Tel Aviv’s pride celebration isn’t just a party for visitors, anyway. Tel Aviv, like the rest of Israel, still has obstacles to overcome and accomplishments to be made on the gay rights front. Marriage equality has not yet been achieved. Housing discrimination against gay couples is still commonplace. Increased visibility for the city’s large LGBTQ population—bolstered by visitors from abroad—is undoubtedly helpful to advancing gay rights in the region. Organizers predicted that nearly 20,000 of the event’s more than 100,000 participants would be foreign visitors this year.

But pinkwashing activists are relying on bizarre logic to prove their points. The concept of “homonationalism” suggests that gays in more progressive societies are more likely to be swayed by pinkwashing, baited into xenophobic hatred due a combination of past injustices and racial/religious privilege. Having experienced discrimination in the past but now seeing their rights recognized, these gays—typically white and from Christian backgrounds—will be fast to marginalize groups that they perceive to be homophobic. But for pinkwashing activists, homonationalism doesn’t stop there.

Jasbir Puar, an academic who helped popularize the term, suggested in an article last year that the 2003 invasion of Iraq—and subsequent human rights abuses at Abu Ghraib—was bolstered by homonationalism as part of “sexually progressive multiculturalism justifying foreign intervention.” While it may be easy to project repression on an individual level, the idea that the LGBTQ community was more OK with torturing detainees because they were seen as an enemy of the gays is a bit far-fetched. In fact, the idea that any Bush administration policies were widely accepted by the gay community seems pretty ridiculous.

Other activists have even begun to cite a more direct correlation between gay visitors and human rights abuses, holding up placards suggesting that Israeli government is “using” gay people to oppress Palestinians. But is Israel welcoming LGBTQ travelers with a gift basket full of munitions to hurl over West Bank barriers? No. Linking the gay rights movement to Israel’s geopolitical conflict merely refreshes age-old Zionist conspiracy theories by using one of today’s most prominent social issues.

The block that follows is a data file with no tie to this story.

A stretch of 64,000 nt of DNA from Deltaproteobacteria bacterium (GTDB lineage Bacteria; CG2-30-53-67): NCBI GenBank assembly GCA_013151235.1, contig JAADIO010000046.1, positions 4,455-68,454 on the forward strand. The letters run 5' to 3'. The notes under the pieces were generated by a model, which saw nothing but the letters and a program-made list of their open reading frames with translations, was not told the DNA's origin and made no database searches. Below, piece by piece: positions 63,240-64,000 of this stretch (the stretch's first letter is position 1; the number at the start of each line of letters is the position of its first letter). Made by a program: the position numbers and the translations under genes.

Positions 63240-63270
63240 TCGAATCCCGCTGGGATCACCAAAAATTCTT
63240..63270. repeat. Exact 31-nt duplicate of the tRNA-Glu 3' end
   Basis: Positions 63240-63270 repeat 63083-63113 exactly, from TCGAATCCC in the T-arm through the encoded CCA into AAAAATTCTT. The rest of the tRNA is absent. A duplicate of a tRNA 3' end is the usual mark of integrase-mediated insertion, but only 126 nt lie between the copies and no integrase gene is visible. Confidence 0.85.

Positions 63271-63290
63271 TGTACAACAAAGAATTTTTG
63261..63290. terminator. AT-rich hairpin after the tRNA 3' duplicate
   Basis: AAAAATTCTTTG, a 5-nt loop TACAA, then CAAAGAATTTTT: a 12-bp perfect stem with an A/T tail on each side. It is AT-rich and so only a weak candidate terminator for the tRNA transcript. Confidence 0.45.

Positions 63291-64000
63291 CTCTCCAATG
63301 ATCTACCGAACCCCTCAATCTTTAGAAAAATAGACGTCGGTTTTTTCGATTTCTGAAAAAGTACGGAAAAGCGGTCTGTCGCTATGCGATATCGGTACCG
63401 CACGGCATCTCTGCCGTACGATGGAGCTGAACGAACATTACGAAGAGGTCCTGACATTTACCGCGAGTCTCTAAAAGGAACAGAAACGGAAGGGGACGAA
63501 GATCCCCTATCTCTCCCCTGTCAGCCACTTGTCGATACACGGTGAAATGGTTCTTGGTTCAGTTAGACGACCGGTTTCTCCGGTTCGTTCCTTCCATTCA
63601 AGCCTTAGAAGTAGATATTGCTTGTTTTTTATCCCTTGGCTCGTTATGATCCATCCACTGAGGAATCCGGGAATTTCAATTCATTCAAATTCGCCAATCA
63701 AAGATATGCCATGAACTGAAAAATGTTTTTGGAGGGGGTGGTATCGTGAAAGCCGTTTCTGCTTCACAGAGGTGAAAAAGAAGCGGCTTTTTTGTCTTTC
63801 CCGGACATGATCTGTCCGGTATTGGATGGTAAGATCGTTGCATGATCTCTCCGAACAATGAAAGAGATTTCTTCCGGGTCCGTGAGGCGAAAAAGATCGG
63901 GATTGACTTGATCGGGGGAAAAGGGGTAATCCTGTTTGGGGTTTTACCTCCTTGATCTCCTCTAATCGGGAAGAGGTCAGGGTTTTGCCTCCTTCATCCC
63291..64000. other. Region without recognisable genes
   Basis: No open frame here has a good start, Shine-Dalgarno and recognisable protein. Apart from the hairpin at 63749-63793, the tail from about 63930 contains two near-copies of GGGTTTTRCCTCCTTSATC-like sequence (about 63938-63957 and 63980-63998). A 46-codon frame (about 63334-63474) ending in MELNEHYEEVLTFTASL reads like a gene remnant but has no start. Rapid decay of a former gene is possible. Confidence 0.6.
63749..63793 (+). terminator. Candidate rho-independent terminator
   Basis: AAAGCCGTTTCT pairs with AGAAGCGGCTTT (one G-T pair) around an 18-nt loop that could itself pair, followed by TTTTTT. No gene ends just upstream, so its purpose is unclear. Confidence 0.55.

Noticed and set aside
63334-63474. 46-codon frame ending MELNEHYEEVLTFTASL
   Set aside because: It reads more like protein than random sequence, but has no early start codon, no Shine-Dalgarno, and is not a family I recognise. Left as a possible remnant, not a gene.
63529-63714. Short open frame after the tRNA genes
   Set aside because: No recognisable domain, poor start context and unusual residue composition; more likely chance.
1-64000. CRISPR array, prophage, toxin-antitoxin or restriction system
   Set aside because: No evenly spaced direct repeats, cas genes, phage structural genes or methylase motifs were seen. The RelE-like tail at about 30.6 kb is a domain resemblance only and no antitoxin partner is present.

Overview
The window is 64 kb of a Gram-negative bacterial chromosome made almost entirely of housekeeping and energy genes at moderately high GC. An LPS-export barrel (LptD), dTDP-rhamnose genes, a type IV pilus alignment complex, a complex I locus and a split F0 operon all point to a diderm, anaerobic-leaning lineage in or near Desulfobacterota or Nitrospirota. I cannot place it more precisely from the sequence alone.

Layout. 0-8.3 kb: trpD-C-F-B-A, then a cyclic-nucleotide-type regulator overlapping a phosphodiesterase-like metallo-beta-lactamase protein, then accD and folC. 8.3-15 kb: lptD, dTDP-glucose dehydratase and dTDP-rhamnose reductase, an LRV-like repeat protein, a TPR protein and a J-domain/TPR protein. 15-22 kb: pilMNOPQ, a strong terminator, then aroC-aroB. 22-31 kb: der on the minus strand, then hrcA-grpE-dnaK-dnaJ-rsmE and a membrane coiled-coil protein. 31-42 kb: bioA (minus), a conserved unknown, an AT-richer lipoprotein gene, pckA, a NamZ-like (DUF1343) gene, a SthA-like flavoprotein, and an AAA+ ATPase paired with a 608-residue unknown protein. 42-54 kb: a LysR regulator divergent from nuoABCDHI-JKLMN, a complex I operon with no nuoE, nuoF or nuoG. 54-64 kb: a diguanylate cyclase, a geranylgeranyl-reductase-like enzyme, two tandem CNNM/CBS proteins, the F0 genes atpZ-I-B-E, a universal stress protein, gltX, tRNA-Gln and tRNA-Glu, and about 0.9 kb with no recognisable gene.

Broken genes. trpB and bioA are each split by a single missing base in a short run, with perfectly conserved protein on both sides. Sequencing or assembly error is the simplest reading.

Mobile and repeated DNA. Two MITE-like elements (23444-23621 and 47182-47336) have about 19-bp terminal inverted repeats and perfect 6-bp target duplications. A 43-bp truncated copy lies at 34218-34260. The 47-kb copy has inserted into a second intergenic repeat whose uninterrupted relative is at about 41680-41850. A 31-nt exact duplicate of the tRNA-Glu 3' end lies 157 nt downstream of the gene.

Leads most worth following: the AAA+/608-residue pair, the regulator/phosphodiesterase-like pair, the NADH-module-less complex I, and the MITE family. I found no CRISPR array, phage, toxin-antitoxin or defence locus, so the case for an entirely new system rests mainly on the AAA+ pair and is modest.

Pinkwashing advocates are trapped in their own gender studies/international relations fantasyland. Legitimately concerned with human rights abuses in Israeli-occupied Palestinian territories, they have created an entire academic language in order to hype up a concept that draws an unrealistic correlation between their cause and the gay rights movement. Because of this, any LGBTQ person traveling to take part in a gay rights demonstration is a homonationalist, unwittingly part of the pinkwashing agenda. It’s no longer appropriate to label any city as “gay-friendly” or “homophobic,” because, according to pinkwashing activists, pro-gay legislation and LGBTQ visibility aren’t the appropriate barometers with which to measure social change. Gays, perhaps it’s time to book your tickets to Saudi Arabia. (Don’t worry about finding a hotel; if you’re openly gay, the Saudi government will be happy to provide accommodations.)

Of course, LGBTQ rights aren’t the only marker of social change or human rights. But suggesting that they’re separate from any other universal human right is dangerous. An accusation of pinkwashing presumes that gay human rights causes are less salient than Palestinian human rights causes, when in fact they’re all equal. (And sometimes the same.) Keeping gay visitors out of Israel also keeps Palestine—and much of the rest of the Middle East—out of their minds. By championing all gay rights causes, activists can better champion Palestinian causes. By claiming #pinkwashing, we only further segregate the human rights community, and that just isn’t something to be proud of. 

Tyler Lopez is a writer living in Washington, D.C. Follow him on Twitter.